November is all about giving thanks and at Shiro’s, we have a lot to be thankful for, from our abundant supply of beautiful fresh fish, to our incredibly dedicated, hard-working staff, and all of our wonderful loyal guests who have made Shiro’s the restaurant it is today. This month, we invite you to give thanks with friends and family in the spirit of the upcoming holiday season.
Ikura (Salmon Caviar or Roe) – Our fresh Ikura is a true delicacy! Salmon roe comes from a number of different Alaskan salmon species, but we only use chum salmon eggs, which are known for their delicate, mild flavor and the thinnest egg membrane of all the salmon eggs, making it highly prized. Each year, we buy a year’s supply and our skilled chefs preserve them to use in our dashi-based soy sauce for full enjoyment of both aroma and flavor all year long.
Kan-Buri (Cold Season Yellowtail) – We are lucky enough this time of year to have Kan-Buri, or cold season yellowtail. Spawned and hatched near Kyushu Island, the juvenile yellowtails travel to the southern part of Hokkaido Island, then forage themselves before making a return trip towards the southern region again. These returning, fattened Buri, or Kan-Buri, are caught near Noto Peninsula on their journey home, making a special bite of sushi only available during fall and winter.
Pumpkin Mousse with Kuromitsu – Light, delicate and delicious – our Pumpkin Mousse with Kuromitsu is the perfect end to any meal at Shiro’s. This airy dessert is topped with Kuromitsu, a Japanese sugar syrup. Known by the name “black honey,” it is made using kokutou, a refined brown sugar, which gives the syrup a mild molasses flavor. The Kuromitsu complements the sweetness of the pumpkin and together, they create an imaginative fall dessert.
Pumpkin Mousse with Kuromitsu
Tedorigawa “Yamahai Junmai” – Yamahai Junmai, or “silver mountain,” is coveted by sake lovers all over the world. This dry sake is known for its contrasting sharp and smooth flavor, which blends together to create remarkably balanced, light sake that pairs perfectly with a wide array of sushi.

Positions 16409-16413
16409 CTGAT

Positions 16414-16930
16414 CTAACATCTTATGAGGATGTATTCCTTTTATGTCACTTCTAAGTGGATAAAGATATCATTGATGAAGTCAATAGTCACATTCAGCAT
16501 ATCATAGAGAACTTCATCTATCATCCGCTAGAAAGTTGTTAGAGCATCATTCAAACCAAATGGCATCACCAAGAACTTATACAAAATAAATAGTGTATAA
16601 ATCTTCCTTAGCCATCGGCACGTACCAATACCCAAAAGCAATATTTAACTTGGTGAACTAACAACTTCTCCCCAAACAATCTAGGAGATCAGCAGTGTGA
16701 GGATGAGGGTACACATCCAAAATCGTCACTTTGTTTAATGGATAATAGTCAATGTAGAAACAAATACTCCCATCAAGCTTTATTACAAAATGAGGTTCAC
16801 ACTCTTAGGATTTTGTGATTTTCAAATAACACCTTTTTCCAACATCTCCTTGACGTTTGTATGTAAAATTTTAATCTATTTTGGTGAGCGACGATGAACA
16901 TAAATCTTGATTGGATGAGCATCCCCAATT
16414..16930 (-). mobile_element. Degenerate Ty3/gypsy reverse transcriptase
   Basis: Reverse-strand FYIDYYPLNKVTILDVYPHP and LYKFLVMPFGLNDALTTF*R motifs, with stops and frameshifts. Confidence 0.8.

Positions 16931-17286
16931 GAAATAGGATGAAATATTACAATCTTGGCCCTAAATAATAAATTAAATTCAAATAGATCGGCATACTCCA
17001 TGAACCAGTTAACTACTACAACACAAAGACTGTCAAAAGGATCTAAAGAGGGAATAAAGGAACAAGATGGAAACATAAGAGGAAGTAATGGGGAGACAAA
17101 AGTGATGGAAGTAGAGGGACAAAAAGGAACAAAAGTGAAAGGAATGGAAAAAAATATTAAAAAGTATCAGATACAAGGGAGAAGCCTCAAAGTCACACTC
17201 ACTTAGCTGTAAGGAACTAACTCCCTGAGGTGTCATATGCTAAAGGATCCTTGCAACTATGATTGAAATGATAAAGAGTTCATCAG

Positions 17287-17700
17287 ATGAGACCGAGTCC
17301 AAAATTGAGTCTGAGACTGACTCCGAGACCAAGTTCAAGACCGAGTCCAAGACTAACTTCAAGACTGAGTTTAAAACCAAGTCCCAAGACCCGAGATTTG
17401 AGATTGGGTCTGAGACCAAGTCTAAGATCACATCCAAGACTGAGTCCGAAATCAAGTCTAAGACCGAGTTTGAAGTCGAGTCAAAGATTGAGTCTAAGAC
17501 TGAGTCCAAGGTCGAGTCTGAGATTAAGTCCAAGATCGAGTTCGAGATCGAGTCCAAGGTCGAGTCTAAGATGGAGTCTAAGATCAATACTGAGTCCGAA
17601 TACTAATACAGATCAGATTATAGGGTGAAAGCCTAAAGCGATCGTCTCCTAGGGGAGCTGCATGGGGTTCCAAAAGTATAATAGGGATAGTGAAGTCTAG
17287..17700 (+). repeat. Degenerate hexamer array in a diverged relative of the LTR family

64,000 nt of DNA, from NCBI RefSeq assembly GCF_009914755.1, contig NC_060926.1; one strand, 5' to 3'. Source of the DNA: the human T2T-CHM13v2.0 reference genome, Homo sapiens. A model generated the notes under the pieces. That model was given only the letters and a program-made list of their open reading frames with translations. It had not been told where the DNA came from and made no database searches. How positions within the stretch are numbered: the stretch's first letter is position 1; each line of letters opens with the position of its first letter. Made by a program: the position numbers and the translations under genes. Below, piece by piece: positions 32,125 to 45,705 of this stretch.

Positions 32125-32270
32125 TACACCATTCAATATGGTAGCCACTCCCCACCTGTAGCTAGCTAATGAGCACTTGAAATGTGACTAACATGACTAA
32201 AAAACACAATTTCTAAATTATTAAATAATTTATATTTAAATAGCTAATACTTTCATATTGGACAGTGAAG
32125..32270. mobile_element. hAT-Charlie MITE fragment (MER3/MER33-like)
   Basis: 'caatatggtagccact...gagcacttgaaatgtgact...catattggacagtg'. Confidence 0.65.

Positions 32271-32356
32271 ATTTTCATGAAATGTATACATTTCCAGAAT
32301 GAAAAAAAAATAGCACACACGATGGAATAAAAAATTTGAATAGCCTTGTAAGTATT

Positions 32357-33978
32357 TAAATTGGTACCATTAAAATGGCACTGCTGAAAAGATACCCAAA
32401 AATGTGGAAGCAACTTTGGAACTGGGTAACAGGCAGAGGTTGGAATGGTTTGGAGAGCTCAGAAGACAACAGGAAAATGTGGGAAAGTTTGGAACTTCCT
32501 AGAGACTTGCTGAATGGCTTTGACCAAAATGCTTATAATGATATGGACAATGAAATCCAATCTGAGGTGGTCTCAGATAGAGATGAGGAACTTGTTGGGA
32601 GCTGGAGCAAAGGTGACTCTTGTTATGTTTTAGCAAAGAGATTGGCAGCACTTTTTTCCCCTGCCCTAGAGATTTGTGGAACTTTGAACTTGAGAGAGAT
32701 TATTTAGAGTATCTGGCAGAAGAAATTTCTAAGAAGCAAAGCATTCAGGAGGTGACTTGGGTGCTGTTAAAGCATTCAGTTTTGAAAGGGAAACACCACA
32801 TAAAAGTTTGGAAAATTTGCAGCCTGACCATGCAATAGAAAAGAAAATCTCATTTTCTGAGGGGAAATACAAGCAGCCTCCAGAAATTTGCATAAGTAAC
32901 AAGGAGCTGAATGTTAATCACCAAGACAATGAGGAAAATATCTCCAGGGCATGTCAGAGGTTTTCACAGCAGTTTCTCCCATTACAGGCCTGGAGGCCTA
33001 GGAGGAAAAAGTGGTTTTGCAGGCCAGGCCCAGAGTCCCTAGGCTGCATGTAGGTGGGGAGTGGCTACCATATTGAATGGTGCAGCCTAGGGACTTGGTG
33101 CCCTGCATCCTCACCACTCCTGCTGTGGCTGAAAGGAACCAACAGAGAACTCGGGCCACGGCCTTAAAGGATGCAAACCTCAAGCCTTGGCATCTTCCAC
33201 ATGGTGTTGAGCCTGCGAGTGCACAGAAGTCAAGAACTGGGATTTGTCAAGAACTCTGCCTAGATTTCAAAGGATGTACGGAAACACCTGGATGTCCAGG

November in Japan
Shichi-Go-San (Seven-Five-Three Festival) – Shichi-Go-San, or Seven-Five-Three, is a Japanese festival all about children and their rite of passage that takes place every year on November 15. The ages, three, five and seven, are considered lucky in Japan, according to East Asian Numerology and should be celebrated in the community. During the festival, kids dress in kimonos, take pictures, and of course, enjoy lots of candy. Not just any candy, but the traditional “Chitose Ame” or “Thousand-Year Candy,” which symbolizes growth, life and longevity. Over time, more traditional rituals turned into visiting shrines to drive out evil spirits and wish for a long healthy life.
Kinrou Kansha no Hi (Labor Thanksgiving Day) – Established after World War II, Labor Thanksgiving Day in Japan doesn’t include turkey or stuffing, but instead, marks changes of the postwar Constitution of Japan, including honoring hard-working families, the environment, and human rights. The annual event takes place on November 23, and while there is not any traditional food served, kids often create elaborate drawings and craft projects to give to members of the community.
Kinrou Kansha no Hi
Koyo no Kisetsu (Autumn Foliage) – There is no “best” time to visit Japan. There are numerous reasons to travel during any of the four seasons, but there’s no denying that the spring cherry blossom is the most popular by far. From mid-September until the beginning of November, Japan’s deciduous trees begin to change color, painting mountains, parks and forests with a vibrant palette of reds, brown, oranges, golds and yellows. Just as in spring, the parks and countryside are packed with revelers gathering for blossom-viewing parties. During these months, the Japanese flock to their favorite spots to appreciate the autumn leaves – called koyo.
Koyo no Kisetsu